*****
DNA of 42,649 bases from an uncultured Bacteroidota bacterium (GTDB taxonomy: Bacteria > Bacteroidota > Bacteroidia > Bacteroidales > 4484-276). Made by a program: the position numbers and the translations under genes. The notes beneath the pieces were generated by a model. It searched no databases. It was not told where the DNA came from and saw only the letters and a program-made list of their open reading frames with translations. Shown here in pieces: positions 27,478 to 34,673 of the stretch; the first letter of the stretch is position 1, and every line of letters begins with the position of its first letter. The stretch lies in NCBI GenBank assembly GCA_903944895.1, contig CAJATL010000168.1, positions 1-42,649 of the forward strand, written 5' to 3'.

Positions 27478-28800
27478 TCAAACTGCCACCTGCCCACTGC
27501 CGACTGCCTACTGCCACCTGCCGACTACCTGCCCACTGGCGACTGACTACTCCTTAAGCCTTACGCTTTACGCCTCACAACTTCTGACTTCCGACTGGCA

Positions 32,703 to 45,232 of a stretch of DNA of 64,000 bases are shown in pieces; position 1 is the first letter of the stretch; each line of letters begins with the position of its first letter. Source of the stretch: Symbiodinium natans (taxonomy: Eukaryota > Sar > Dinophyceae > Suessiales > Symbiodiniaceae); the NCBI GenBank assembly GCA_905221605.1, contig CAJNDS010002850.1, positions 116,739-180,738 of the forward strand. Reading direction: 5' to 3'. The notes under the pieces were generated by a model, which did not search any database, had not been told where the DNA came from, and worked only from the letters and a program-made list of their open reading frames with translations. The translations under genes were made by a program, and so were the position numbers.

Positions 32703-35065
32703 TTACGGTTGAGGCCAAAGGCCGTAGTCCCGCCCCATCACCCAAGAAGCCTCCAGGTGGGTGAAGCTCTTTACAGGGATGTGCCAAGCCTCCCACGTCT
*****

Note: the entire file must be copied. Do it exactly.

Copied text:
DNA of 42,649 bases from an uncultured Bacteroidota bacterium (GTDB taxonomy: Bacteria > Bacteroidota > Bacteroidia > Bacteroidales > 4484-276). Made by a program: the position numbers and the translations under genes. The notes beneath the pieces were generated by a model. It searched no databases. It was not told where the DNA came from and saw only the letters and a program-made list of their open reading frames with translations. Shown here in pieces: positions 27,478 to 34,673 of the stretch; the first letter of the stretch is position 1, and every line of letters begins with the position of its first letter. The stretch lies in NCBI GenBank assembly GCA_903944895.1, contig CAJATL010000168.1, positions 1-42,649 of the forward strand, written 5' to 3'.

Positions 27478-28800
27478 TCAAACTGCCACCTGCCCACTGC
27501 CGACTGCCTACTGCCACCTGCCGACTACCTGCCCACTGGCGACTGACTACTCCTTAAGCCTTACGCTTTACGCCTCACAACTTCTGACTTCCGACTGGCA

Positions 32,703 to 45,232 of a stretch of DNA of 64,000 bases are shown in pieces; position 1 is the first letter of the stretch; each line of letters begins with the position of its first letter. Source of the stretch: Symbiodinium natans (taxonomy: Eukaryota > Sar > Dinophyceae > Suessiales > Symbiodiniaceae); the NCBI GenBank assembly GCA_905221605.1, contig CAJNDS010002850.1, positions 116,739-180,738 of the forward strand. Reading direction: 5' to 3'. The notes under the pieces were generated by a model, which did not search any database, had not been told where the DNA came from, and worked only from the letters and a program-made list of their open reading frames with translations. The translations under genes were made by a program, and so were the position numbers.

Positions 32703-35065
32703 TTACGGTTGAGGCCAAAGGCCGTAGTCCCGCCCCATCACCCAAGAAGCCTCCAGGTGGGTGAAGCTCTTTACAGGGATGTGCCAAGCCTCCCACGTCT